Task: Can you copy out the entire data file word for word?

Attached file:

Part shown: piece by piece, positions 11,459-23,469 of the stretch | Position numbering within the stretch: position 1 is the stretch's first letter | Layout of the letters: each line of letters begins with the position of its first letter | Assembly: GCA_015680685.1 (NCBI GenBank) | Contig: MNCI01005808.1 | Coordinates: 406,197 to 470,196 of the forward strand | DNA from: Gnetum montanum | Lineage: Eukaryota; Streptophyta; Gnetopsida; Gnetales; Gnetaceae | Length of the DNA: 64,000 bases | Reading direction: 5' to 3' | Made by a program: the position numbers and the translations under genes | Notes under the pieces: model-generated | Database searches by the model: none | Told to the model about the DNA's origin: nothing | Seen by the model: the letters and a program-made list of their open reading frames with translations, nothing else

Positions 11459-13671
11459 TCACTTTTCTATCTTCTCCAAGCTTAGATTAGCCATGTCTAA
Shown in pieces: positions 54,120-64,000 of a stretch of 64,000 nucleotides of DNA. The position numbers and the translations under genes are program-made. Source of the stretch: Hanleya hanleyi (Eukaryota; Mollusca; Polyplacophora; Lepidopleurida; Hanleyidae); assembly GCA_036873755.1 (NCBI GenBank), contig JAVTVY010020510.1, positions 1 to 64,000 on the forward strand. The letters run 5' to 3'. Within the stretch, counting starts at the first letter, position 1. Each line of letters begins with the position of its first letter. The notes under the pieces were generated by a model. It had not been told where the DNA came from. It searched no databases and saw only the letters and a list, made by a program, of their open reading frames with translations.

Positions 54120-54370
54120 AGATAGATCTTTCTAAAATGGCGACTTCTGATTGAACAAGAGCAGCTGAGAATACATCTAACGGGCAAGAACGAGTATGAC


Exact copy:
Part shown: piece by piece, positions 11,459-23,469 of the stretch | Position numbering within the stretch: position 1 is the stretch's first letter | Layout of the letters: each line of letters begins with the position of its first letter | Assembly: GCA_015680685.1 (NCBI GenBank) | Contig: MNCI01005808.1 | Coordinates: 406,197 to 470,196 of the forward strand | DNA from: Gnetum montanum | Lineage: Eukaryota; Streptophyta; Gnetopsida; Gnetales; Gnetaceae | Length of the DNA: 64,000 bases | Reading direction: 5' to 3' | Made by a program: the position numbers and the translations under genes | Notes under the pieces: model-generated | Database searches by the model: none | Told to the model about the DNA's origin: nothing | Seen by the model: the letters and a program-made list of their open reading frames with translations, nothing else

Positions 11459-13671
11459 TCACTTTTCTATCTTCTCCAAGCTTAGATTAGCCATGTCTAA
Shown in pieces: positions 54,120-64,000 of a stretch of 64,000 nucleotides of DNA. The position numbers and the translations under genes are program-made. Source of the stretch: Hanleya hanleyi (Eukaryota; Mollusca; Polyplacophora; Lepidopleurida; Hanleyidae); assembly GCA_036873755.1 (NCBI GenBank), contig JAVTVY010020510.1, positions 1 to 64,000 on the forward strand. The letters run 5' to 3'. Within the stretch, counting starts at the first letter, position 1. Each line of letters begins with the position of its first letter. The notes under the pieces were generated by a model. It had not been told where the DNA came from. It searched no databases and saw only the letters and a list, made by a program, of their open reading frames with translations.

Positions 54120-54370
54120 AGATAGATCTTTCTAAAATGGCGACTTCTGATTGAACAAGAGCAGCTGAGAATACATCTAACGGGCAAGAACGAGTATGAC